Beginning in March 2022, SI is implementing processes that more closely align the school with standards and benchmarks other Jesuit schools use to achieve inclusive hiring, which we believe will support the hiring and retention of the best faculty and staff available. Through adjustments to how we identify and recruit candidates, conduct interviews and make decisions, we aim for SI's faculty and staff to be more representative of the families we serve and the communities in which we live.
These changes are based on research which shows that as professional communities become more diverse, with a wider variety of life experiences and perspectives, they tend to get better at strategic planning and problem-solving, experience increased creativity and innovation, develop more productive teams, and report increased satisfaction with their work, among other benefits.
Specific to schools, the research suggests that a more diverse faculty benefits the entire student body and adult community. Students whose identities are represented among faculty at all levels of the institution feel more validated and a greater sense of belonging in the school community, which is associated with better social, emotional and academic outcomes. Teachers from marginalized communities experience less burnout and turnover, cutting off vicious cycles in which they are expected to bear the ever greater invisible load of supporting students from similarly marginalized communities.
Furthermore, diversifying the faculty also provides benefits to those students whose identities were already well-represented at the school and in the wider culture. When those students have role models and authority figures from previously underrepresented identities, they tend to receive similar benefits as adult co-workers do: increased creativity, better critical thinking skills, and a more nuanced and expanded view of the world.
Sarah Leibel, master teacher in residence in the Harvard Teacher Fellows Program, offered an explanation for why this is so, saying, "It’s really important that students have people who reflect back to them their language, their culture, their ethnicity, their religion. It doesn’t mean all the people in their lives have to do that mirroring, but they should have some. And we know that in the teaching profession, there really are not enough mirrors."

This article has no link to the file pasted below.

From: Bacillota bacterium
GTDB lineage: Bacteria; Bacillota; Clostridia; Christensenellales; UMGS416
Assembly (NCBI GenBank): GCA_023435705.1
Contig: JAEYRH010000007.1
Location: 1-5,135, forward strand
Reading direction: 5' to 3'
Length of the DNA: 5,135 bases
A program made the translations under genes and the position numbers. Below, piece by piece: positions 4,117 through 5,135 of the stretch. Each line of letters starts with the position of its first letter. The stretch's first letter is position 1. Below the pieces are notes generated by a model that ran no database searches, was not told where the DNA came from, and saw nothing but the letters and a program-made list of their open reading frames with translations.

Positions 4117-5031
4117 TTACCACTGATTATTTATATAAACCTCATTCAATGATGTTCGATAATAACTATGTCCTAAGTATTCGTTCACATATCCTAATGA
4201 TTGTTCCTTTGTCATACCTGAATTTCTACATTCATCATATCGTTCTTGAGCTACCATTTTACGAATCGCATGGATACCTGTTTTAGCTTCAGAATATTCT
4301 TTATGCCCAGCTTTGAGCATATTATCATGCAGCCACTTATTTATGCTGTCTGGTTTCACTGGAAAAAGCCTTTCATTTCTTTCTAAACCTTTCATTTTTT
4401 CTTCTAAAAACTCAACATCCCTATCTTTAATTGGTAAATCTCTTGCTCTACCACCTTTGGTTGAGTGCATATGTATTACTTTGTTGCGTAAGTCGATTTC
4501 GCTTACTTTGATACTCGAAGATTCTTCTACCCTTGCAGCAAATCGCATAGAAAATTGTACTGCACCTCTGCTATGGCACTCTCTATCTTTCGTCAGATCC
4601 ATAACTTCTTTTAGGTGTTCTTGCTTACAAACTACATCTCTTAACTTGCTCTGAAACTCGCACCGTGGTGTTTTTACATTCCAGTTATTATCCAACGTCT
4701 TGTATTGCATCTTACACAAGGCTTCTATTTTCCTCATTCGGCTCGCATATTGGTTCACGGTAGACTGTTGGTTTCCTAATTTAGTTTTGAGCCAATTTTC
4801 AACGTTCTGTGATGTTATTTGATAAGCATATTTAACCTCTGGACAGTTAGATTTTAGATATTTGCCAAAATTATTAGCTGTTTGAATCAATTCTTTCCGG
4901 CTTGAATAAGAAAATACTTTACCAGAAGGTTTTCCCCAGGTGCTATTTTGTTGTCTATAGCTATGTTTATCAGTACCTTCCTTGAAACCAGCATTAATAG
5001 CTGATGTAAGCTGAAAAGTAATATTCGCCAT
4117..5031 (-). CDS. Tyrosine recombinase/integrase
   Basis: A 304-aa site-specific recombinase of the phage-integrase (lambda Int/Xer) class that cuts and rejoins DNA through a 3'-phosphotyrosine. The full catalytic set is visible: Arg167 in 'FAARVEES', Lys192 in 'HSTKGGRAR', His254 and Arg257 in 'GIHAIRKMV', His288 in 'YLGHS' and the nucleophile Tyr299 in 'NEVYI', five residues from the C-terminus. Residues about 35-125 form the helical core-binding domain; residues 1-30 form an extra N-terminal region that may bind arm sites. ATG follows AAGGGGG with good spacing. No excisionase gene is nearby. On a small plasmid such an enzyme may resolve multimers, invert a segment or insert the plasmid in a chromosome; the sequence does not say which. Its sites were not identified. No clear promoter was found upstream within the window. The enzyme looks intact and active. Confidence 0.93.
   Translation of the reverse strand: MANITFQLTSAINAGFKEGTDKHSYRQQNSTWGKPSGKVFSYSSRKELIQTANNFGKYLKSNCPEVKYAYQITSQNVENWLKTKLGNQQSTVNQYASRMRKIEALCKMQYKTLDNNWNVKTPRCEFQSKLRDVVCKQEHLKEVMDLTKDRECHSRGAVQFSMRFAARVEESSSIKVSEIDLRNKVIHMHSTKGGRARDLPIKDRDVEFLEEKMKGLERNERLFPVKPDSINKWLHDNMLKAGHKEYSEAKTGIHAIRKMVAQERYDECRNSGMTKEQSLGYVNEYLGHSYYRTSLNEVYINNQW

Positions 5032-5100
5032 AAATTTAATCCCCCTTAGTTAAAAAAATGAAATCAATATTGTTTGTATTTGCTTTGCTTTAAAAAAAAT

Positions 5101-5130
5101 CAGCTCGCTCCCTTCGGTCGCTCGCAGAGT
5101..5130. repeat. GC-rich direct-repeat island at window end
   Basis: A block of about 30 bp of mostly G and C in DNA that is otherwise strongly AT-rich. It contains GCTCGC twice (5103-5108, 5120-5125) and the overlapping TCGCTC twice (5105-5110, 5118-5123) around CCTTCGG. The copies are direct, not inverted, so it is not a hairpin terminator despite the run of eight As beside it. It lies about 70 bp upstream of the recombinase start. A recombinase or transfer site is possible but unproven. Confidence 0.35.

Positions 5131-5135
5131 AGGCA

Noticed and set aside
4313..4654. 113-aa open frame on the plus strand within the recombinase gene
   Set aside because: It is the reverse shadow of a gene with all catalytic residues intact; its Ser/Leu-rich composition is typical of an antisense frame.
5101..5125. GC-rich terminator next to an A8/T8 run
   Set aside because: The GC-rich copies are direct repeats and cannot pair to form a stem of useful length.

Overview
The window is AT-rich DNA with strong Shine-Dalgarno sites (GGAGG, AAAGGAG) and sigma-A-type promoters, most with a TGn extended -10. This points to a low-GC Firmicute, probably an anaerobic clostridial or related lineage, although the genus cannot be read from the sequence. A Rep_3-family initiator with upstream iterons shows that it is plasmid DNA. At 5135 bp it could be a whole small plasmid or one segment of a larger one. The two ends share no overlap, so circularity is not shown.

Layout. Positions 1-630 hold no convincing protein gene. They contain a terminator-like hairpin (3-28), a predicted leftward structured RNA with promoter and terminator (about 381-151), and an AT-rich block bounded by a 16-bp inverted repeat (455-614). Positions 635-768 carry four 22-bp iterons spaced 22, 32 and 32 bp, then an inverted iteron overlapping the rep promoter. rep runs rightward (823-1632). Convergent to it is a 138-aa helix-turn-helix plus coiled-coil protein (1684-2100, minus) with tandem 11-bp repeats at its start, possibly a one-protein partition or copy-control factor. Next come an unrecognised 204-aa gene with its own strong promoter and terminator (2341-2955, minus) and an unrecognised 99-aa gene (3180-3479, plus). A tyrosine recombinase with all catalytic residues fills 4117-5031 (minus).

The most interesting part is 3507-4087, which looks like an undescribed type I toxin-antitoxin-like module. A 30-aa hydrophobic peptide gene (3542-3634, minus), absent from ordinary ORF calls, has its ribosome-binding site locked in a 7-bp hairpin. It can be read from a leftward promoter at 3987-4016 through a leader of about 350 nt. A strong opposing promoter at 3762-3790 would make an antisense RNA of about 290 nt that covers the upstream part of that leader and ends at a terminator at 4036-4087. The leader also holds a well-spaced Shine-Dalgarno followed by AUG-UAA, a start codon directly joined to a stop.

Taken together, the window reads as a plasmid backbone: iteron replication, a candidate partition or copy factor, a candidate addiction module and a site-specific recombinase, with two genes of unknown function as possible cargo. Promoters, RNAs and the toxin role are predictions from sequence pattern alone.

SI has long tried to develop students' creativity, critical thinking and empathy. It is also true that students are graduating into a world that, more than ever, will demand their ability to work with people across lines of difference, in college and beyond.
We are optimistic about these changes, and that includes our principal, Michelle Nevin Levine, and our president, Edward A. Reese, S.J., who have the responsibility of making appointments and promotions at their will. It is also important to acknowledge that this work is ongoing, and that we may find it appropriate to make more changes. At this time, we are developing an amended process for part-time, seasonal, and exempt positions that still follows the core principles of our inclusive hiring process for faculty.
We will continue to iterate and seek improvement as we go along this path. In order to be the best version of SI possible, we must become a school where our faculty and staff reflect the varied Gifts of the Spirit present in our racially and ethnically diverse student body. It's the right thing to do because it's better for our employees and it's better for our students.